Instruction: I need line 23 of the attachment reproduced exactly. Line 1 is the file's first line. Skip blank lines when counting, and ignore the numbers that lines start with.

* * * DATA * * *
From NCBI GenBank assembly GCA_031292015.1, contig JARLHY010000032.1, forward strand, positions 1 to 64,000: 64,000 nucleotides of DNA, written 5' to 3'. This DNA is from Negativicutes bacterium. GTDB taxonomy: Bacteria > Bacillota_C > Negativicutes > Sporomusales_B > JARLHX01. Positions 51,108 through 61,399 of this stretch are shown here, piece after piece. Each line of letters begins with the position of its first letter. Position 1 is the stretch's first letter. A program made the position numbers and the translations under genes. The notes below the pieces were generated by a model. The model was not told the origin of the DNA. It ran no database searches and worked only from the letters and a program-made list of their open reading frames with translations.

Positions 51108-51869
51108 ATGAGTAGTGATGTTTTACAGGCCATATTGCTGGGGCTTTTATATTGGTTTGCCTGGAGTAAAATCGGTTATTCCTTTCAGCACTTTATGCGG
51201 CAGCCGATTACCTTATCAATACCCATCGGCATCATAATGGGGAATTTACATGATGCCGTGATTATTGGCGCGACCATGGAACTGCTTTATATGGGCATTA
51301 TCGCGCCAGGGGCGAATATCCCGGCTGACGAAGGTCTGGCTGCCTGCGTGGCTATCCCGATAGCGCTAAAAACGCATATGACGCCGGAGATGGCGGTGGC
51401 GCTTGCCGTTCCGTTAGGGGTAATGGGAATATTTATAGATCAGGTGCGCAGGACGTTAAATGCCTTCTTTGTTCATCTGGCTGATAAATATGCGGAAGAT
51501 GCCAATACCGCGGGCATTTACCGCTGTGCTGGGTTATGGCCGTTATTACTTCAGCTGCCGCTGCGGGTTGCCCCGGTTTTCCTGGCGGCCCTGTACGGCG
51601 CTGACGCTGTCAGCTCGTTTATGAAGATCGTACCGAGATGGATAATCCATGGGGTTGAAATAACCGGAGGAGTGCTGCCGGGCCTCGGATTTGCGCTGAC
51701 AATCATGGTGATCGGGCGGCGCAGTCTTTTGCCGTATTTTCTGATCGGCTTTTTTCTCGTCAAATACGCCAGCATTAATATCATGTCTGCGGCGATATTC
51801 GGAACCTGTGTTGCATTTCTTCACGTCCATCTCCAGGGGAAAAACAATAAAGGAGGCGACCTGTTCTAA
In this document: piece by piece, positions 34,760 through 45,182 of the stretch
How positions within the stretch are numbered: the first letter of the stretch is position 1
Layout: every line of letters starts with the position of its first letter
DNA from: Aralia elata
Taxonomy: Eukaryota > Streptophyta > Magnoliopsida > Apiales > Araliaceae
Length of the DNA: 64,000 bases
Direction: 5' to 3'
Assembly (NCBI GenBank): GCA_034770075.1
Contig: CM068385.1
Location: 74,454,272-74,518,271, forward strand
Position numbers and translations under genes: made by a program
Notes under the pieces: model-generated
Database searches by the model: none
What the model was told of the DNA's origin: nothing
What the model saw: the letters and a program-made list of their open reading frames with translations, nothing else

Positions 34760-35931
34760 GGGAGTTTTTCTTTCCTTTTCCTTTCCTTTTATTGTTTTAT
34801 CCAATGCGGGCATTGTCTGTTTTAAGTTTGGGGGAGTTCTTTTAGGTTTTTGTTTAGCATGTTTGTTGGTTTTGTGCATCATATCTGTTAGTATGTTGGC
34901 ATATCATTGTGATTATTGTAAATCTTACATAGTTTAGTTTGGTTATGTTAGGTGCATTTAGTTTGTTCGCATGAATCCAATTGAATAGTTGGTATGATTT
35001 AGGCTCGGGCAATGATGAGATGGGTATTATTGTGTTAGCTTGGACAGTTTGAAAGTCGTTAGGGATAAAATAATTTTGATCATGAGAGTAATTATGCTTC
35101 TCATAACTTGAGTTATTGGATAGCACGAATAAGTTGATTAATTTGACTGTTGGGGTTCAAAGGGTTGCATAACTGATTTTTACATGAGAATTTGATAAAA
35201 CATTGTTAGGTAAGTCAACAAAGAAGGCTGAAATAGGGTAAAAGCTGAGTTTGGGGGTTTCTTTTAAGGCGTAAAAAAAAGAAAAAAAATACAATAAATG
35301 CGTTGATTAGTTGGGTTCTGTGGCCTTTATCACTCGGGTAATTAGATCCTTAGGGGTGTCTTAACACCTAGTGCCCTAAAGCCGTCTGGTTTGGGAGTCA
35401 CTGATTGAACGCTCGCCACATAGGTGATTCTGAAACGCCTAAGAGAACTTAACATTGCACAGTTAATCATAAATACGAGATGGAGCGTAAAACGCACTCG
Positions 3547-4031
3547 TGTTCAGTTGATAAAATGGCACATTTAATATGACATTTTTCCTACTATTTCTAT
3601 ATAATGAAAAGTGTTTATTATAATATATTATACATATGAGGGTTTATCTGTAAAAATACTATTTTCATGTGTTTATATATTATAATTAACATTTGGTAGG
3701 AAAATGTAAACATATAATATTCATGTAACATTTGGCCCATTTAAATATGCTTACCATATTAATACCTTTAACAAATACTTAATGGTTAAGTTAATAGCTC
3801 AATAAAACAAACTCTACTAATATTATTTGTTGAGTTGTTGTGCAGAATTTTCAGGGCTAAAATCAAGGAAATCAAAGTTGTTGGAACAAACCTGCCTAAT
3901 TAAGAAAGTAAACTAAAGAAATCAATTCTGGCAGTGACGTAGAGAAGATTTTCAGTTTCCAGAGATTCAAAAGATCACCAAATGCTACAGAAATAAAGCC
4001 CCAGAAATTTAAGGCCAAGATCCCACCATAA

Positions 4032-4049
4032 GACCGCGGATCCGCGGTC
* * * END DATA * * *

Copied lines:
Database searches by the model: none